In Case You've Wondered

My blog is where my wandering thoughts are interspersed with stuff I made up. So, if while reading you find yourself confused about the context, don't feel alone. I get confused, too.

If you're here for the stories, I started another blog:

One other thing: sometimes I write words you refuse to use in front of children, or polite company, unless you have a flat tire, or hit your thumb with a hammer.

I don't use them to offend; I use them to embellish.

Friday, February 15, 2013

Caliche, Cactus, Snakes and Tarantulas

I spent the first three days of the week either on the road or at a project site in South Texas. The "on the road" part was tough. Over 1200 miles is a lot of time staring through a windshield.

The project site is in the boonies near the Mexican border. From conversations with the crew and others, the problem of illegal aliens is big in this area, since it's so close to the border. It's no uncommon on any day to hear of a half dozen that were caught during the day.

The terrain is brutal. The soil is a combination of caliche, with hardpan and numerous boulders of sandstone. Very little grows in this soil and what does is a type of cactus, or brush with thorns. Wandering in this tough terrain are deer, coyotes, bobcats, deer, snakes and tarantulas. The wildlife lives on what it can find and the water is scarce.

This photo is looking south toward the border, which is less than ten miles away. To understand the distance, look at the backhoe in the top left corner. There are rolling hills and the view on the tops of the taller hills allows viewing to the horizon. That's prickly pear in the foreground, which is so thick in places it creates an impenetrable barrier that can cover acres.

At night, the only light is from the stars, or in the distance on the numerous drilling rigs that dot the landscape.Walking without any light can lead to numerous encounters with the cactus or a bite. Rattlesnakes get big and the tarantulas are found everywhere. Making a mistake can lead to death.

Travelling across this area must be a nightmare for those trying to seek refuge in the United States.  Beside the terrible terrain, the dangers from the fauna, or flora, guarantee a need for medical care, which isn't available. Border Patrol agents find many that are willing to be caught, just for a drink of water and a ride from the hell they encountered.

This trip gave me mixed feelings about the illegals trying to get to the United States. Their efforts can only be commended. Raw determination is the only description for attempting a trip across the miles of hostile terrain. What lead to the attempt, whether through hope, or desperation, can only be described as beyond compelling. I have the feeling it's the last chance for something other than a certain life of misery for many. They're willing to risk death to prevent death.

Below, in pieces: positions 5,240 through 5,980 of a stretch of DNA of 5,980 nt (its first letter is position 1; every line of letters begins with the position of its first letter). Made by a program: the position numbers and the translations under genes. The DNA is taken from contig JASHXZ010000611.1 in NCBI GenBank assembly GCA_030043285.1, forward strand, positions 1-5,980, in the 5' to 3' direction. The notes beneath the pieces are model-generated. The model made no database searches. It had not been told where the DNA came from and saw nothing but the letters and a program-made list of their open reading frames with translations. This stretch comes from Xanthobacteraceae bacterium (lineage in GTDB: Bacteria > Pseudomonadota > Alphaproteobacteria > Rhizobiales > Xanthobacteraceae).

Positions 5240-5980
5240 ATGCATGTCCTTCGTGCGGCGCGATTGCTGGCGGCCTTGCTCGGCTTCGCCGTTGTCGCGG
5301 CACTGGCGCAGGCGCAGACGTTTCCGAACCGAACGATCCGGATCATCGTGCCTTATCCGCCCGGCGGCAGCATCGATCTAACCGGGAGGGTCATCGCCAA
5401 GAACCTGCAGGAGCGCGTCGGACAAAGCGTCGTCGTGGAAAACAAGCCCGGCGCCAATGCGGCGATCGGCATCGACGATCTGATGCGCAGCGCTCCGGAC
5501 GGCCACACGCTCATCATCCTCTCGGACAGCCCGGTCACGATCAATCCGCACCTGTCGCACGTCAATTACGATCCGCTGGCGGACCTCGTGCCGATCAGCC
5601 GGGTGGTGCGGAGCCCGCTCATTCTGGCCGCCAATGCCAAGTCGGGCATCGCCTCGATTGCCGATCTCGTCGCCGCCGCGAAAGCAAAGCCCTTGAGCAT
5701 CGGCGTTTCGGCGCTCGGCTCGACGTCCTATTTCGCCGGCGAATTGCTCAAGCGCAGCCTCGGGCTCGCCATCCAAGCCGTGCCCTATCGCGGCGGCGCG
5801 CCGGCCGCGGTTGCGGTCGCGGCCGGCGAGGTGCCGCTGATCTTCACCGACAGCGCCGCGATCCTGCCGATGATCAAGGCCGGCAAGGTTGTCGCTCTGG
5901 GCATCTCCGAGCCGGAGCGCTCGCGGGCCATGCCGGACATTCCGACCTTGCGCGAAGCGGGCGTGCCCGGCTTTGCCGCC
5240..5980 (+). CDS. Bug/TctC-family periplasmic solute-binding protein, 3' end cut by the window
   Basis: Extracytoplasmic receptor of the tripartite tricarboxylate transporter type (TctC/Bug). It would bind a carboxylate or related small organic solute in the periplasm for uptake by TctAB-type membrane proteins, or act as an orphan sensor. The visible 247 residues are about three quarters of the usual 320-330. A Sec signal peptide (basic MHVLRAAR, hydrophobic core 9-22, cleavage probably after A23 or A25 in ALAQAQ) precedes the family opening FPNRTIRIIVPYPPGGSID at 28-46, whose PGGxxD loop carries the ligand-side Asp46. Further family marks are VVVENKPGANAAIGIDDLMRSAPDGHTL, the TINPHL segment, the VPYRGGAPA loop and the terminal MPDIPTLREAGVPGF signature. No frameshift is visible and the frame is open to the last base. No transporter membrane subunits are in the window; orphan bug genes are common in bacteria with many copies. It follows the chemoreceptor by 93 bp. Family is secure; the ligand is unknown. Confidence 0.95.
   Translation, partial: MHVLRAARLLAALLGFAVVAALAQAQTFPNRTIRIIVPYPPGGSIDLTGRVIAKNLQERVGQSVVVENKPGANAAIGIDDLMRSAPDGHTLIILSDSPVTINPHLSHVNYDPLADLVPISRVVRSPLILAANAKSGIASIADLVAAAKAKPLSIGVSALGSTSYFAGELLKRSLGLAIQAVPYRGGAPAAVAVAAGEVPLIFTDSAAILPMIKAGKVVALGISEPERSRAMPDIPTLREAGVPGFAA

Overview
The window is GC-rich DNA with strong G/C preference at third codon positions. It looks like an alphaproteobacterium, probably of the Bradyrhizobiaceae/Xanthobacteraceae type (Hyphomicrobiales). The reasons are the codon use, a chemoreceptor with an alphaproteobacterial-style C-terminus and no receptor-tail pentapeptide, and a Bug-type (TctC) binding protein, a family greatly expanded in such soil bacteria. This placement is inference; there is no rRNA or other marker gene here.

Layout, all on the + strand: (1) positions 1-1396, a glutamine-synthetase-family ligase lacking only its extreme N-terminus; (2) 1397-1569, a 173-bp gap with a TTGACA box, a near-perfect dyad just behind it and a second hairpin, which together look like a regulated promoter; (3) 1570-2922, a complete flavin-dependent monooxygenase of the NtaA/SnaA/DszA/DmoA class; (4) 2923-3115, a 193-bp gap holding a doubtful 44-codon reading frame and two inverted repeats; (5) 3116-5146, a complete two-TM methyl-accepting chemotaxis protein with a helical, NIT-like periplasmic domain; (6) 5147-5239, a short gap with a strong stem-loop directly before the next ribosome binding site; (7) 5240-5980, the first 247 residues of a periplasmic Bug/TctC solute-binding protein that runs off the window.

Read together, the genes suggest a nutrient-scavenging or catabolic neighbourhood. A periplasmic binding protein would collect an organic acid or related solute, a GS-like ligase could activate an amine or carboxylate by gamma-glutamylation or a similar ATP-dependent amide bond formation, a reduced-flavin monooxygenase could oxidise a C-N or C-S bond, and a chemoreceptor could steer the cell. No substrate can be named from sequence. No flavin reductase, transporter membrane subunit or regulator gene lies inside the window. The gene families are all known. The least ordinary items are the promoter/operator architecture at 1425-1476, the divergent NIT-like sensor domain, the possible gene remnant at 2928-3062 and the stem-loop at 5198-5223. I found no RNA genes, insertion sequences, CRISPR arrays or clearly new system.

Meanwhile, in the United States, millions flourish on the forced philanthropy by the government. They breed, get paid to breed, live a life that compares to luxury in many countries and make no effort to improve their life. We created them with "The Great Society".

So, I think those that are willing to try so hard for a chance should get that chance and we should exchange them for those unwilling to try. Maybe we can have a race. Those that win get to stay. Those that don't go to Mexico. I have the feeling those racing to the north will win every time; especially if the race is across the harsh, vast terrain of the southern border.


  1. I've been in a place like that delivering oilfield tanks. Their tailgate meeting was decidedly different that most - we were warned not to leave a vehicle unattended with the keys in it, or even worse, running. There was an Immigration blimp in the sky as well.

    We were also warned about the rattlers and tarantulas. I got to see a bunch of tarantulas crossing the roads.

  2. The blimp hanger was about two miles from our project. Border patrol was everywhere and we went through checkpoints on the way back.

    The checkpoints had banks of cameras, multiple antennae and agents, including some from the U.S. Marshals service. Considering I had a TWIC card in my wallet, I have the feeling they knew who I was as soon as we drove into the checkpoint. They only told us to go on.

  3. Replies
    1. Transportation Workers Identification Card. It's a required identification for access to most facilities that have access to a dock, such as a refinery or a port. Without it, you may not have any access, although some places allow a cardholder to escort up to 5 people, with escort meaning they can't leave your sight.

      The card has an embedded microchip for readers.